Development in Transition


20th Annual Inter­na­tional Devel­op­ment Con­fer­ence fea­tures com­pelling devel­op­ment thinkers and leaders.

We are thrilled to announce the Keynote Speak­ers for the 20th IDC:

His Excel­lency Fred­er­ick Tluway Sumaye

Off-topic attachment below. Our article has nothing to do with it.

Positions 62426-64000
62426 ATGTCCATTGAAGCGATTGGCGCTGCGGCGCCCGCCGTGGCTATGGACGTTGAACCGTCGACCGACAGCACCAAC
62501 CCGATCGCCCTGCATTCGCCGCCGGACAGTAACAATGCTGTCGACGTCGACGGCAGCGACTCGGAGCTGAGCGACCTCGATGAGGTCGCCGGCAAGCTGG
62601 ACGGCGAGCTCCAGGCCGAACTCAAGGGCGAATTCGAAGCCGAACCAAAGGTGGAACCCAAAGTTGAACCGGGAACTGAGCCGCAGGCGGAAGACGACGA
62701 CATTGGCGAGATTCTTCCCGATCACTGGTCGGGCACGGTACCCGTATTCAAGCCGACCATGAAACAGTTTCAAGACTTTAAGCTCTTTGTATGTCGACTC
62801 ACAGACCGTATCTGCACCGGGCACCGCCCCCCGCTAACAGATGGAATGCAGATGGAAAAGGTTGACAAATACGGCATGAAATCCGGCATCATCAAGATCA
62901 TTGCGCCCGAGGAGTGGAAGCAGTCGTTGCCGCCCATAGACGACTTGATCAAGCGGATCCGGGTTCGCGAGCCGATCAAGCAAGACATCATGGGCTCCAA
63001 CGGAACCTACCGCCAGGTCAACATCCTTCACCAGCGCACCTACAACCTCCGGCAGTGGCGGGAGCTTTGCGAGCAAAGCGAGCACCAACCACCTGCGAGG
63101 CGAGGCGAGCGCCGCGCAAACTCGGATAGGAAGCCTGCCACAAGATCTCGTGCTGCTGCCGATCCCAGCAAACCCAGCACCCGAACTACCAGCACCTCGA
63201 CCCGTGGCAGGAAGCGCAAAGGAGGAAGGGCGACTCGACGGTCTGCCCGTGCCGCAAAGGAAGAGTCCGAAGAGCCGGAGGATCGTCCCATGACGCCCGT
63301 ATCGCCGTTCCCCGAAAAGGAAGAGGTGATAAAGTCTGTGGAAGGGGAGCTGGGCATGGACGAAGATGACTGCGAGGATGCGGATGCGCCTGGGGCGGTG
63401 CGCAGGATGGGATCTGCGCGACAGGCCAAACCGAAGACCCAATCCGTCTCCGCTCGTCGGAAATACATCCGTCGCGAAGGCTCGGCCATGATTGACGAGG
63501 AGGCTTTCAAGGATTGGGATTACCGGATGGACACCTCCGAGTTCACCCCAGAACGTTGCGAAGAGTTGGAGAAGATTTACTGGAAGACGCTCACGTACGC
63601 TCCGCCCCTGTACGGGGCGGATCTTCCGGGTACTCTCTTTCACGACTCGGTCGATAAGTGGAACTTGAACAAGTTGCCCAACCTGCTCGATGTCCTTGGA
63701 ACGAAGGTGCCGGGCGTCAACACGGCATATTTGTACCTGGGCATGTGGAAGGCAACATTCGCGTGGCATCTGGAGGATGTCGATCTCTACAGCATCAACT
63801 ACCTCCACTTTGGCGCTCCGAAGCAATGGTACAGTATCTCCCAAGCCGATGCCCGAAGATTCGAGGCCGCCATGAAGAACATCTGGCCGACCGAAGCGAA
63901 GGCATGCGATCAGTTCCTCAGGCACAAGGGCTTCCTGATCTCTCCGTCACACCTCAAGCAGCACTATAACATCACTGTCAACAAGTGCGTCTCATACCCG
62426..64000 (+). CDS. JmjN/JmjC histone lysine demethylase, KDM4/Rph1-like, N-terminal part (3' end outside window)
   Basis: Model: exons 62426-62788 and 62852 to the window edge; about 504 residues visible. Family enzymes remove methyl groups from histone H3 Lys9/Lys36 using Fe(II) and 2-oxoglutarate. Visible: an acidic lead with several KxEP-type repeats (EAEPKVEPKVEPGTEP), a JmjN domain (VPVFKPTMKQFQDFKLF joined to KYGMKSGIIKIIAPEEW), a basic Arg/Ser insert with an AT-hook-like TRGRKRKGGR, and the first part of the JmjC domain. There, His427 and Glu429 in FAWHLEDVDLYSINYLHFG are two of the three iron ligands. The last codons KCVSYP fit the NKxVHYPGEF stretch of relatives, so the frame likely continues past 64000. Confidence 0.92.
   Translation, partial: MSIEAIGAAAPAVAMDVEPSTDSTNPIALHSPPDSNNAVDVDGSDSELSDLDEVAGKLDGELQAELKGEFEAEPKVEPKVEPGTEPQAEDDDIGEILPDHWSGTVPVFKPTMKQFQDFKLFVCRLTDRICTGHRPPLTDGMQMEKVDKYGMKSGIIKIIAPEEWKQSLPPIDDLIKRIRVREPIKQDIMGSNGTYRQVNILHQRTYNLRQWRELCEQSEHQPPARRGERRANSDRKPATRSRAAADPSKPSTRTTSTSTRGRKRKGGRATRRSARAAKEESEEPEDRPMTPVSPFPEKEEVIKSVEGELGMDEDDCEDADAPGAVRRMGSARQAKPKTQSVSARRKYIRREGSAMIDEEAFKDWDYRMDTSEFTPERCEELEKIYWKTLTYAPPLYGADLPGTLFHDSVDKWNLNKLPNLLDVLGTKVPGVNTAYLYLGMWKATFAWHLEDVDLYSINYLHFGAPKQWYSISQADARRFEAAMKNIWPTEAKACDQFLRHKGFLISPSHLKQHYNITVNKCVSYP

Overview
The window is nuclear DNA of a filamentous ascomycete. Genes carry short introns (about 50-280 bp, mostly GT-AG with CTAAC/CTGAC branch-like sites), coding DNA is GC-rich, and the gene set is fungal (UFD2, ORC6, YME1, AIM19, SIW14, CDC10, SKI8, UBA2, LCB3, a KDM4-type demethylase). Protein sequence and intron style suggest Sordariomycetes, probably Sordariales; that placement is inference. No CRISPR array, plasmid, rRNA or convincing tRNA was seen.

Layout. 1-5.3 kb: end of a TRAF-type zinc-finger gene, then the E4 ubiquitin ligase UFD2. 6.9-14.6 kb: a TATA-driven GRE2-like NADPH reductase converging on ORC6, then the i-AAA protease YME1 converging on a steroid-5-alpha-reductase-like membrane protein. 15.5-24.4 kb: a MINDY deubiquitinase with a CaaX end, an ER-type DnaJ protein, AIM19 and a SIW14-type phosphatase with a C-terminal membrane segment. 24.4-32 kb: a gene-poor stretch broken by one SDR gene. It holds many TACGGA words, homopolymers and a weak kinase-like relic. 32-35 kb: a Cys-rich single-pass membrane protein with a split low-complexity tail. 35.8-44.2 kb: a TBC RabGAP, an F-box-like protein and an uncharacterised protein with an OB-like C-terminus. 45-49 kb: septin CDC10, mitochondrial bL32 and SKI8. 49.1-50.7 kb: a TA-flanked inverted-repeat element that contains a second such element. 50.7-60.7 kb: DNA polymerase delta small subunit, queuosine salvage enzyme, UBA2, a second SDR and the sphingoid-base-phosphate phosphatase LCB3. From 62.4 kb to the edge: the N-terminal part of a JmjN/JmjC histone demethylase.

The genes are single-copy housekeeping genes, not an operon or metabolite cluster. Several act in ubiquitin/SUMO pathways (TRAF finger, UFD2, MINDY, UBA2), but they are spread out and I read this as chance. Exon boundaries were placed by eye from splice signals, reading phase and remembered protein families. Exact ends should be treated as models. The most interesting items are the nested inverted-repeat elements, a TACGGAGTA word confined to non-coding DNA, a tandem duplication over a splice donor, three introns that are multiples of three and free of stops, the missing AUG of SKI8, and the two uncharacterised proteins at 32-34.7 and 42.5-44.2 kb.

His Excel­lency Fred­er­ick Tluway Sumaye was born on May 29, 1950 in Arusha, Tan­za­nia. He served as a mem­ber of Par­lia­ment from Octo­ber 1985 until Decem­ber 2005. His Excel­lency also served as Deputy Min­is­ter and Min­is­ter, con­sec­u­tively, of Agri­cul­ture, Live­stock and Coop­er­a­tives. He served as the Prime Min­is­ter of the United Repub­lic of Tan­za­nia from Novem­ber 1995 to Decem­ber 2005, dur­ing which time he acted as the prin­ci­pal advi­sor to the Pres­i­dent and led the imple­men­ta­tion of poli­cies and pro­grams within all min­istry, regional, and gov­ern­men­tal agen­cies. His Excel­lency has chaired var­i­ous com­mit­tees, includ­ing the National Invest­ment Steer­ing Com­mit­tee, Fast Track Pri­va­ti­za­tion Com­mit­tee, and the Dis­as­ter Man­age­ment Com­mit­tee. Fol­low­ing his time as Prime Min­is­ter, he served as a Good­will Ambas­sador for the United Nations Indus­trial Devel­op­ment Orga­ni­za­tion (UNIDO) from 2005 to 2006. His Excel­lency Sumaye received his diploma from Egerton Uni­ver­sity, in Kenya, Africa. The mis­sion of Egerton Uni­ver­sity is to gen­er­ate and dis­sem­i­nate sig­nif­i­cant knowl­edge and offer exem­plary edu­ca­tion to con­tribute to, and inno­v­a­tively influ­ence, national and global devel­op­ment. After leav­ing office in 2005, he enrolled in Har­vard Uni­ver­sity in 2006 for a one year pro­gram where he received a Mas­ters Degree in Pub­lic Admin­is­tra­tion. n the board of the Bureau for Research and Eco­nomic Analy­sis of Devel­op­ment (BREAD), is Direc­tor of the Cen­ter of Eco­nomic Pol­icy Research’s devel­op­ment eco­nom­ics pro­gram and is a mem­ber of the President’s Global Devel­op­ment Coun­cil. She serves as the found­ing edi­tor of the Amer­i­can Eco­nomic Jour­nal: Applied Economics.